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Slow Growth Seen in Hepatitis C Market
  Jefferies Sees Slower Than Expected Growth in the Hepatitis C Drug Market
February 28, 2008: 01:18 PM EST
NEW YORK (Associated Press) - The market for oral hepatitis C treatments could be smaller than Wall Street expects, according to Jefferies & Co., possibly leaving sales forecasts too high.
Analyst Eun K. Yang, following a discussion with experts, said the market will likely increase between 20 percent and 30 percent through 2015. There are currently about 80,000 patients being treated in the U.S.
Hepatitis C is a liver disease caused by the HCV virus and is spread though direct contact with the blood of an infected person.
Specifically, Yang said, the market potential for oral therapies is about $2 billion between 2011 and 2015, and $9 billion after 2015, in a best case scenario. The market will initially be modest, she said, citing side effects of current sexually transmitted disease treatments, an aging hepatitis population, co-morbidity rates with conditions such as HIV, and patient motivation for treatment.
"Long-term, larger potential for oral antivirals is likely to occur in 2015 or beyond," she said. "This market potential will depend on the availability of a combination of two to three oral antivirals demonstrating a high success rate."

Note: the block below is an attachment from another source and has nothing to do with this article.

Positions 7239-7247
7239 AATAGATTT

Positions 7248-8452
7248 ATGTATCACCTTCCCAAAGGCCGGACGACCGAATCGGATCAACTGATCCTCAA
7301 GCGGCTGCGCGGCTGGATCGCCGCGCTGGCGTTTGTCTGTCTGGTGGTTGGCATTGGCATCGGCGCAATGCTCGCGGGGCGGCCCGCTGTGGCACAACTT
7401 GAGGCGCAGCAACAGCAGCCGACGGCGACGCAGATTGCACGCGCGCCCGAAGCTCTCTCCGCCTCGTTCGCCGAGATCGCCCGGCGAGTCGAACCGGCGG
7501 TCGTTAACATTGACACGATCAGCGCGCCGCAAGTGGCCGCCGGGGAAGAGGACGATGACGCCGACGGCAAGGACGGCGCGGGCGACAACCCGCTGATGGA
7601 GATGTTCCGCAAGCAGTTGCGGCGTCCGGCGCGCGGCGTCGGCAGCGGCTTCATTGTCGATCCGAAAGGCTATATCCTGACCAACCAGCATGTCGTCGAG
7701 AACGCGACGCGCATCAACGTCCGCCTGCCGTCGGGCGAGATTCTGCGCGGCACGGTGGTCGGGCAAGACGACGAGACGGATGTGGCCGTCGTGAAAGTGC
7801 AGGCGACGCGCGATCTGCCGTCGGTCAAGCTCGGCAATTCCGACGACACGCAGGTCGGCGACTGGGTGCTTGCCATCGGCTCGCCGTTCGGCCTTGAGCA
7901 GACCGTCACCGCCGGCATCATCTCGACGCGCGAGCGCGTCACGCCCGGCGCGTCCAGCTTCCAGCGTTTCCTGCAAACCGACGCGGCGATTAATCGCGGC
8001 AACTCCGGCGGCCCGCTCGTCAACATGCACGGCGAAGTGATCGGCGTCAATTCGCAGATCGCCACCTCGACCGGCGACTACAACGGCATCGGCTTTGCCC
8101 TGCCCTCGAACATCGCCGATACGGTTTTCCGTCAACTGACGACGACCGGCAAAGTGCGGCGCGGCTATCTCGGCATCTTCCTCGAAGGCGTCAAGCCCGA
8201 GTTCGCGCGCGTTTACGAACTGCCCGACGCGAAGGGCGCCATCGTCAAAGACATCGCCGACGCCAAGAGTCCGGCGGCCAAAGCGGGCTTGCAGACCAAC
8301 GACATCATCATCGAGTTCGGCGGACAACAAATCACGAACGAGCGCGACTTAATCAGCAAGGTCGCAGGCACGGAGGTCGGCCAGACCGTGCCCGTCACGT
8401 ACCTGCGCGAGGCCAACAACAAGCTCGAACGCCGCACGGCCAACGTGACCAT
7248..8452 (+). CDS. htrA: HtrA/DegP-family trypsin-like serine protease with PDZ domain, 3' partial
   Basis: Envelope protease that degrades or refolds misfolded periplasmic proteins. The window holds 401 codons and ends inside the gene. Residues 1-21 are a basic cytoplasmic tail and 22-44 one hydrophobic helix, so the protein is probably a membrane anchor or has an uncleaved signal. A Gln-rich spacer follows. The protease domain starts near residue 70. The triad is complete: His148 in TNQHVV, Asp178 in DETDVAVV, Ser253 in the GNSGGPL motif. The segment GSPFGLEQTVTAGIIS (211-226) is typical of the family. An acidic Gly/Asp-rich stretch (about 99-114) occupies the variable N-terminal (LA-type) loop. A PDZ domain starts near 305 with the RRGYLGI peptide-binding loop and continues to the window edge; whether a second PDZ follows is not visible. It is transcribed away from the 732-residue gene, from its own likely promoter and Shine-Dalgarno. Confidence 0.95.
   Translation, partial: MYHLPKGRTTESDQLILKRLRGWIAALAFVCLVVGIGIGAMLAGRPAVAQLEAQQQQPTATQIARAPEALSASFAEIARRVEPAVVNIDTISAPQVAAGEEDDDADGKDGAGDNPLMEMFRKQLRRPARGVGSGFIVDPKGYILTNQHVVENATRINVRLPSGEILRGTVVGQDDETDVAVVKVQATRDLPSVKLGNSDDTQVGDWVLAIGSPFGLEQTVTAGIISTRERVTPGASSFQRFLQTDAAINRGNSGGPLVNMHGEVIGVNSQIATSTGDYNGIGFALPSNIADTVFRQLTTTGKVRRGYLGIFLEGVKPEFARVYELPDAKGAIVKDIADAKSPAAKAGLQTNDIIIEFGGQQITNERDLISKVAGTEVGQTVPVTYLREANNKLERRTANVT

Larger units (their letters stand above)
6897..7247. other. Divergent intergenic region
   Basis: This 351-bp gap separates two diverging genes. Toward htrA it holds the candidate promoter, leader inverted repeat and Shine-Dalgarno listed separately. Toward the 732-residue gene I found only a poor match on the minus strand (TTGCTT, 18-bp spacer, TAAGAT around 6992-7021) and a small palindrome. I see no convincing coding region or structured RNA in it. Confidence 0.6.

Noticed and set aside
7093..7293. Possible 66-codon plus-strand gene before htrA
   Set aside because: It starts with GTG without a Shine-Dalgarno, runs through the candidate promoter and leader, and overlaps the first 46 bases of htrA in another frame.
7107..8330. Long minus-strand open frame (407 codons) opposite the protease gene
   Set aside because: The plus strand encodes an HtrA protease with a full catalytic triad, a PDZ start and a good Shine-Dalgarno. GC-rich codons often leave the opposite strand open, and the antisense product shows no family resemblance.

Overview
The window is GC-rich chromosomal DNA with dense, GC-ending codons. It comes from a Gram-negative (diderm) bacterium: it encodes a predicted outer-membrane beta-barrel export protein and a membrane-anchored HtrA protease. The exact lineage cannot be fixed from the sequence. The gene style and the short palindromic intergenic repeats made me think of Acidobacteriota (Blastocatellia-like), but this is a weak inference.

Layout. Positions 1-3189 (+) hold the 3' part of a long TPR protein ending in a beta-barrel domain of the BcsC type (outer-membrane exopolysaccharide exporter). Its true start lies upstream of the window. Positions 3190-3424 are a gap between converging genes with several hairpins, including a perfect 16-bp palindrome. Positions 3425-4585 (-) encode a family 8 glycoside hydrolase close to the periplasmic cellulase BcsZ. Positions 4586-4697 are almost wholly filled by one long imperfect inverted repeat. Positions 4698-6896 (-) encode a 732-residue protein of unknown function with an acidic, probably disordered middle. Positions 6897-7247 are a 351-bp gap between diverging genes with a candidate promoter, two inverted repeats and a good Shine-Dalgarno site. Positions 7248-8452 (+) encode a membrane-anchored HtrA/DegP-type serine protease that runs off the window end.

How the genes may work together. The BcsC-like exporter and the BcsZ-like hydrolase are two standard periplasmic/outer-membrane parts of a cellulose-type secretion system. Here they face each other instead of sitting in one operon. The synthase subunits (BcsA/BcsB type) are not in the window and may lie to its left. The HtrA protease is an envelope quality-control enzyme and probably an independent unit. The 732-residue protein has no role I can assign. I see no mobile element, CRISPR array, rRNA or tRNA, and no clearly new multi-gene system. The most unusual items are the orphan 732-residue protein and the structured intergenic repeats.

Meanwhile, most products are in early development and the competitive outlook is still very fluid, she added.
One exception is Cambridge, Mass.-based Vertex Pharmaceuticals Inc., which plans on starting a late-stage study for its hepatitis C drug candidate telaprevir in March, with its partner Johnson & Johnson. Vertex shares fell 19 cents to $18.43, while Johnson & Johnson shares fell 52 cents to $62.52.
Vertex could face competition from Kenilworth, N.J.-based Schering-Plough Corp., which is conducting midstage studies on its oral treatment boceprevir and already sells the injectible treatment Pegintron. Schering shares fell 43 cents to $21.67.
Brisbane, Calif.-based InterMune Inc., working with Roche, is developing ITMN-191 as a hepatitis C treatment. Its stock fell 10 cents to $14.36.
Other companies developing hepatitis C treatments include Human Genome Sciences Inc., Rockville, Md.-based Human Genome Sciences Inc., and Cambridge, Mass.-based Idera Pharmaceuticals Inc.
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